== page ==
Someone asked me to do a lesson as a follow-up to the sermon on marriage last week on the subject of divorce. I am glad to do so, for several reasons:
First, Jesus taught on the subject, and as followers of Jesus, we need to know what He said about the matter.
Second, given the high divorce rate among professed followers of Christ, it is clear that the words of Jesus have not made much of a difference, and that is sad. I used the passage I preached from last week as the basis for the very first wedding ceremony I performed – for two young Christians here in TN. That marriage ended in divorce. Almost every year when I attend the FC Lectures I hear of another couple whose marriage has fallen apart. So it isn’t like I will be speaking on mere hypothetical situations – they are all too real, and too frequent.
At the same time, precisely because divorce is a tragic reality, I know that I am speaking to an audience that includes those whose lives have been deeply wounded by divorce. The older I get the more heavily this reality weighs on me. Yet I also know that those of you who have been through this painful experience would be the first to say that teaching about marriage and divorce needs to be done.
So today let’s look at the most definitive statement Jesus ever made on the subject, in Matthew 19.
I. The Question of the Pharisees (Matt. 19:1-3)
A. Setting (19:1-2).
1. Jesus is making His final journey to Jerusalem, traveling from Galilee down the eastern side of the Jordan, the area the Bible refers to as “Judea beyond the Jordan.”
2. This is significant because it is part of the territory of Perea, one of the regions under the jurisdiction of Herod Antipas.
a. Why is the significant? Because the last prophet to come into Perea and speak about divorce was executed – John the Baptist (Matt. 14:1-11).
b. So the subject of divorce is, to put it mildly, a politically sensitive issue, and may explain why the Pharisees chose to ask Jesus His opinion on the matter there.
B. The question of the Pharisees (19:3).
1. We are used to the Pharisees harassing Jesus with questions about the Law, as in 15:1-2.
2. In this instance, they ask specifically about divorce. “Is it lawful…for any cause?”
3. The basis of their question was the legislation about divorce, recorded in Deut. 24:1-4.
a. The basic law said that if a man divorced his wife, sending her away with a written certificate of divorce, and she then remarried, that if her second husband divorced her then her first husband was not allowed to take her back.
b. The reason for the initial divorce is vague, what the ESV calls “some indecency.”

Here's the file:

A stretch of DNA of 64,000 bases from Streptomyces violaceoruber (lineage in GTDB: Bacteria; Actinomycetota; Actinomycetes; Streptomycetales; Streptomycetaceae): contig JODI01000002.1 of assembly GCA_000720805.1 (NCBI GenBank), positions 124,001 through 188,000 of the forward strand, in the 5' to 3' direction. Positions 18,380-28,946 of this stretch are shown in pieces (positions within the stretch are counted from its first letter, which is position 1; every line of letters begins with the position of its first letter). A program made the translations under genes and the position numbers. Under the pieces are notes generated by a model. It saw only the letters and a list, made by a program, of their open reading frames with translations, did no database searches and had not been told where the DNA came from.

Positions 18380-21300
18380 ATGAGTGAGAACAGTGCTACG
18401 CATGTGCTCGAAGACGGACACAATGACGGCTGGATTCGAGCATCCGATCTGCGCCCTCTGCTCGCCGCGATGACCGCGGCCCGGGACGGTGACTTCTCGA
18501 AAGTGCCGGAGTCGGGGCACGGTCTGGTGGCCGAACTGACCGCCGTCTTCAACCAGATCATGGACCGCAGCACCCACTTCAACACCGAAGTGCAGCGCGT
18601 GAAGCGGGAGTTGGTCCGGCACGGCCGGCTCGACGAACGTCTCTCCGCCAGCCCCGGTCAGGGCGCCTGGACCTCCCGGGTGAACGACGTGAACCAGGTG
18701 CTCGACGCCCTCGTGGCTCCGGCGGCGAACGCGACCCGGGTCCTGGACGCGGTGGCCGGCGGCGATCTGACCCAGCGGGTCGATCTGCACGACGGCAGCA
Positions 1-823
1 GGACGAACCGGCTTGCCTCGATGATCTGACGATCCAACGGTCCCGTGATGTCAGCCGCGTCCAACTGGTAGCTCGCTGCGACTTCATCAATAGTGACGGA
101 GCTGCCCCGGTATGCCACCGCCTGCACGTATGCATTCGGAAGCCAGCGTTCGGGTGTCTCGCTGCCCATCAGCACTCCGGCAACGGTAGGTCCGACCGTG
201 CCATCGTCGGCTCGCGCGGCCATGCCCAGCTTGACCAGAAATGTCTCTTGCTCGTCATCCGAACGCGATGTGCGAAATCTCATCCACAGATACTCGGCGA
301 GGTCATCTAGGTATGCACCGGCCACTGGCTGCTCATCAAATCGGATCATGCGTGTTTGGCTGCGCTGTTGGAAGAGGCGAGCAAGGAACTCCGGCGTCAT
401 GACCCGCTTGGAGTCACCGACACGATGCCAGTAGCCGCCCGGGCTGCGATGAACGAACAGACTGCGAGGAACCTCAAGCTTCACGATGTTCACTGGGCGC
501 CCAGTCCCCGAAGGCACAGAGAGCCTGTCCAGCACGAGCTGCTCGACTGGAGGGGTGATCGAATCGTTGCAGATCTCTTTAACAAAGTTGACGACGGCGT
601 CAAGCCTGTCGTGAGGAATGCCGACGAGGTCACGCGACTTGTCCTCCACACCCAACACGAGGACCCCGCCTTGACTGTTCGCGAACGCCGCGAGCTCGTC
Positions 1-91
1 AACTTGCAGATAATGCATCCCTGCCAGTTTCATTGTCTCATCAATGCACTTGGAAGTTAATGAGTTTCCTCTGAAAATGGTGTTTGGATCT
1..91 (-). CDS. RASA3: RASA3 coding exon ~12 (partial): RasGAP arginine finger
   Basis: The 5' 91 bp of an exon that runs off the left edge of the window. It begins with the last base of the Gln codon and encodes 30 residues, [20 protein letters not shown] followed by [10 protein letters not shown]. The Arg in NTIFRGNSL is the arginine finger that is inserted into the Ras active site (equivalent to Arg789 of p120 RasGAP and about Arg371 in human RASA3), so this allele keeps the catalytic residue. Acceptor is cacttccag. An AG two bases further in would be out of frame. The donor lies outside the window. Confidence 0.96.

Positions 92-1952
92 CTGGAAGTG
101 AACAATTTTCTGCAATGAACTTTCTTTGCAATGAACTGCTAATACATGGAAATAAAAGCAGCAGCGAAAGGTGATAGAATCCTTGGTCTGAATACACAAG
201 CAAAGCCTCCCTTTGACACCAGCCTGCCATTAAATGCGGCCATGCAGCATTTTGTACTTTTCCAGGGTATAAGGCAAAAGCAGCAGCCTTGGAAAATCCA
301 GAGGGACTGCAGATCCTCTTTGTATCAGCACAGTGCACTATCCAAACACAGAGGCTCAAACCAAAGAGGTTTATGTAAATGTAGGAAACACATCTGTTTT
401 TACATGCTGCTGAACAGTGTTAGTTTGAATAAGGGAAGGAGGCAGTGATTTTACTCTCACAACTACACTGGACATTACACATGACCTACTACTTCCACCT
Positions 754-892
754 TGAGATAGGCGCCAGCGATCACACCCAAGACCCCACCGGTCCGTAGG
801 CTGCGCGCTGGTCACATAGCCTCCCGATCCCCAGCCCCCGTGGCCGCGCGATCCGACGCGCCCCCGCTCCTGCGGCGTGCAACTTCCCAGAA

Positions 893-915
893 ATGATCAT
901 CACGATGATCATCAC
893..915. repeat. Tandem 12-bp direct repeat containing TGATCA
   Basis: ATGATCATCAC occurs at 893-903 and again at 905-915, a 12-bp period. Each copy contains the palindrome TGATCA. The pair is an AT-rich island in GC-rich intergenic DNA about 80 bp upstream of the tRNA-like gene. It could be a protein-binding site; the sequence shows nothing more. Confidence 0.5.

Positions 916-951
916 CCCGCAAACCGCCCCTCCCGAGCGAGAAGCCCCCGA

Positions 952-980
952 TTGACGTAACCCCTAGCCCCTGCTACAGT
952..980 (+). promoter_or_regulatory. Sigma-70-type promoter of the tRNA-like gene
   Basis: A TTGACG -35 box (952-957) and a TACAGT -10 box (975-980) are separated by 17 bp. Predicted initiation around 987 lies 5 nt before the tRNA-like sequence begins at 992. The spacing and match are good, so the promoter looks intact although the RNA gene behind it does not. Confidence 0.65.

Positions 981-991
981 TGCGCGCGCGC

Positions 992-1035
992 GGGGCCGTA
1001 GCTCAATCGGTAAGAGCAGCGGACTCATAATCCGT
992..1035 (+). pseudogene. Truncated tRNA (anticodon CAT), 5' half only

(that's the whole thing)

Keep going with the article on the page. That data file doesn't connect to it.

i Literally this phrase means “the nakedness of a thing,” and most commentators think that it refers to something approaching actual adultery but just short of it (why not adultery? That was punishable by death, not divorce).
ii And apparently remarriage is prohibited because a woman moving from one man to the next and then back again is tantamount to adultery.
4. It won’t surprise you to know that as the rabbis dealt with this text, many different interpretations of “some indecency” arose. Passed down through the years, three very famous opinions from just before the time of Christ have been preserved in the Mishnah, in a section called Gittin (9.10):
a. First, the conservative opinion of the Rabbi Shammai: Bet Shammai say: A man may not divorce his wife unless he found her guilty of an unseemly moral matter, for it is written: “[And it will be that she does not find favor in his eyes] because he discovers an unseemly, moral matter in her [—then he should write her a bill of divorce and place it in her hand, thereby sending her away from his household]”.
b. Second, the more liberal view of Hillel: But Bet Hillel say: Even if she burned his food, for it is written: “Because he discovers an unseemly, moral matter in her.”
c. And third, some preferred the wide open opinion of Rabbi Akiva: Even if hefound another more beautiful than her, as it is written: “And it will be that she does not find favor in his eyes
5. So the Pharisees want to know what Jesus thinks in order to test him.
a. If he presents the more conservative view, he will run afoul of Herod.
b. Further, He will likely say something contrary to popular opinion, if Josephus’s statement about divorce is reflective of what most men practiced: “He that desires to be divorced from his wife for any cause whatsoever, (and many such causes happen among men,) let him in writing give assurance that he will never use her as his wife any more; for by this means she may be at liberty to marry another husband, although before this bill of divorce be given, she is not to be permitted so to do.” (Antiquities 4.253)
II. The Answer of Jesus (Matt. 19:4-6)